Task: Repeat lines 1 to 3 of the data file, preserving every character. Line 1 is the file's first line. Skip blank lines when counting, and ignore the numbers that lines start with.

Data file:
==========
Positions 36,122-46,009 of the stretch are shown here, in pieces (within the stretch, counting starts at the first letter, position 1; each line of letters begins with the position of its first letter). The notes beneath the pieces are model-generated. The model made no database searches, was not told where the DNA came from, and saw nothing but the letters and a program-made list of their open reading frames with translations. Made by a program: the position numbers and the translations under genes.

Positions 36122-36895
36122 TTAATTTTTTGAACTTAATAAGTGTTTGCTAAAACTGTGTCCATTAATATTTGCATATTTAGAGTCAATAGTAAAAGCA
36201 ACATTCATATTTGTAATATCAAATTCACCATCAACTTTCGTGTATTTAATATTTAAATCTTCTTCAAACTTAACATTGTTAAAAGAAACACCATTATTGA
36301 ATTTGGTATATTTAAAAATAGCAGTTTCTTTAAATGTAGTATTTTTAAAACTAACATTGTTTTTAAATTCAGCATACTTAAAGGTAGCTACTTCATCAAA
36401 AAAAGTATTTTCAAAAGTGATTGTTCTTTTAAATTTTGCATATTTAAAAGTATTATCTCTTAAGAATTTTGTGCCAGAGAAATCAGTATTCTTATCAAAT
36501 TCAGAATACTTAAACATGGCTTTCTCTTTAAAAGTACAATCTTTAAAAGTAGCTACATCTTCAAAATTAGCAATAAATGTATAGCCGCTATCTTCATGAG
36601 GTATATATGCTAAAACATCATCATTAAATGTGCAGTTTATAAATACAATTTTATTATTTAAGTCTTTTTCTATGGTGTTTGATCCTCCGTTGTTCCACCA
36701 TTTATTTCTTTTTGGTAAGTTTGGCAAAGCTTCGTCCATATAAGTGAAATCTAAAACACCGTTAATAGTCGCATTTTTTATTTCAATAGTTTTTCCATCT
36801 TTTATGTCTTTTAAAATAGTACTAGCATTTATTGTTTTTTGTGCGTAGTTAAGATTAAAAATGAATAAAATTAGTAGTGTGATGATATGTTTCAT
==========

Positions 36,122-46,009 of the stretch are shown here, in pieces (within the stretch, counting starts at the first letter, position 1; each line of letters begins with the position of its first letter). The notes beneath the pieces are model-generated. The model made no database searches, was not told where the DNA came from, and saw nothing but the letters and a program-made list of their open reading frames with translations. Made by a program: the position numbers and the translations under genes.

Positions 36122-36895
36122 TTAATTTTTTGAACTTAATAAGTGTTTGCTAAAACTGTGTCCATTAATATTTGCATATTTAGAGTCAATAGTAAAAGCA